Santa Fe in Santa Fe County, New Mexico — The American Mountains (Southwest)
Labyrinths have been used around the world since at least 2000 B.C. Their patterns were built into the floors of medieval Cathedrals and walked by pilgrims of that time. This labyrinth is built in the style of the one at the great cathedral in Chartres, France. Avant Gardens of Santa Fe constructed it during the remodeling of the cathedral landscaping in 2003. It is a reminder of the French origins of Archbishop Lamy who was responsible for the construction of the present cathedral in its French Romanesque style.
The Labyrinth's path is like the path of life. There are twists and turns, feelings of being lost, encounters with others on your path, the thrill of accomplishment at the center, and sometimes a flash of insight before returning.
Made possible by these generous benefactors:
Names not transcribed
Topics. This historical marker is listed in this topic list: Churches & Religion. A significant historical year for this entry is 2000.
Location. 35° 41.209′ N, 105° 56.191′ W. Marker is in Santa Fe, New Mexico, in Santa Fe County. Marker is on Cathedral PlaceTouch for map. Marker is in this post office area: Santa Fe NM 87501, United States of America. Touch for directions.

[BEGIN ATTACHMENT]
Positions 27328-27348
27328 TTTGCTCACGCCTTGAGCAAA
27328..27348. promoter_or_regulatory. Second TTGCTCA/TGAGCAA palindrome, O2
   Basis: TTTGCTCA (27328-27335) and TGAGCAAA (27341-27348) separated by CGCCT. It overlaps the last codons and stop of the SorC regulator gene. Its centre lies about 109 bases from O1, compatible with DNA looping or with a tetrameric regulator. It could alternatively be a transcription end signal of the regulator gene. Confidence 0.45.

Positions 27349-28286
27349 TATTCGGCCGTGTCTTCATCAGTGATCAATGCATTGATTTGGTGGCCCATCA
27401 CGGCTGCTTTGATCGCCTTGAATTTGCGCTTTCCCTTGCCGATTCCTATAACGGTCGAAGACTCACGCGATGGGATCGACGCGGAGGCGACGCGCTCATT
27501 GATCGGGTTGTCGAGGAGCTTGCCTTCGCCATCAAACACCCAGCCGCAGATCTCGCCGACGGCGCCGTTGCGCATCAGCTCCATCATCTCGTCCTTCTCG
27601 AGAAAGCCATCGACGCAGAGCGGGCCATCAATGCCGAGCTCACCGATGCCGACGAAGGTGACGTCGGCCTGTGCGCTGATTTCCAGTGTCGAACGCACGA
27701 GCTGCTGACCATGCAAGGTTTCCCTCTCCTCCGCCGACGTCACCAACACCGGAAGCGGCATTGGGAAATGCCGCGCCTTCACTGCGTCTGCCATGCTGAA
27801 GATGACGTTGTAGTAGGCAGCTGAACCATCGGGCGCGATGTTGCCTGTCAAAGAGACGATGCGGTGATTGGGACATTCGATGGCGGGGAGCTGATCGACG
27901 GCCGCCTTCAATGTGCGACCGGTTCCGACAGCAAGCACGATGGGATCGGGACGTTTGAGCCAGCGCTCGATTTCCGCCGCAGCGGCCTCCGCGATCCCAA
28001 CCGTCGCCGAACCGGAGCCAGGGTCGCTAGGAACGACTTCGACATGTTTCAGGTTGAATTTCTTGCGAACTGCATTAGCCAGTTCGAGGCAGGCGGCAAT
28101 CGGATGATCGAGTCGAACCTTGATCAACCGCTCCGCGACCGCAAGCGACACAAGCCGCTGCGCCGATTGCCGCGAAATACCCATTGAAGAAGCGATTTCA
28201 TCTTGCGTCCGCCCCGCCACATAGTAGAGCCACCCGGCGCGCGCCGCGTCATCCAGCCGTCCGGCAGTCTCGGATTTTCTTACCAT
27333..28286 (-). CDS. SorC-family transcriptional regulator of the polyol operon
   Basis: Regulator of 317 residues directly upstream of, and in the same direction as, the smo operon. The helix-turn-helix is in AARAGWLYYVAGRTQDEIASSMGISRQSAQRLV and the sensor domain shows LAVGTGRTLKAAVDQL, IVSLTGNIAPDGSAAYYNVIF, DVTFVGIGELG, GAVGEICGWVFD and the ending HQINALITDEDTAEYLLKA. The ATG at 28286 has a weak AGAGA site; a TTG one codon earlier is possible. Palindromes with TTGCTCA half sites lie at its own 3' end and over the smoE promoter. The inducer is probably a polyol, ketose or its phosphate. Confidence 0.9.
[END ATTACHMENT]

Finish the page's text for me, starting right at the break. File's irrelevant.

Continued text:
Other nearby markers. At least 8 other markers are within walking distance of this marker. Kateri Tekakwitha (a few steps from this marker); 1598-1890 (a few steps from this marker); 1540 (a few steps from this marker); 1583 (a few steps from this marker); 1598 (a few steps from this marker); a different marker also named 1598 (within shouting distance of this marker); 1607 (within shouting distance of this marker); 1610 (within shouting distance of this marker). Touch for a list and map of all markers in Santa Fe.
Credits. This page was last revised on September 14, 2021. It was originally submitted on September 14, 2021, by J. Makali Bruton of Querétaro, Mexico. This page has been viewed 50 times since then and 12 times this year. Photos: 1, 2, 3. submitted on September 14, 2021, by J. Makali Bruton of Querétaro, Mexico.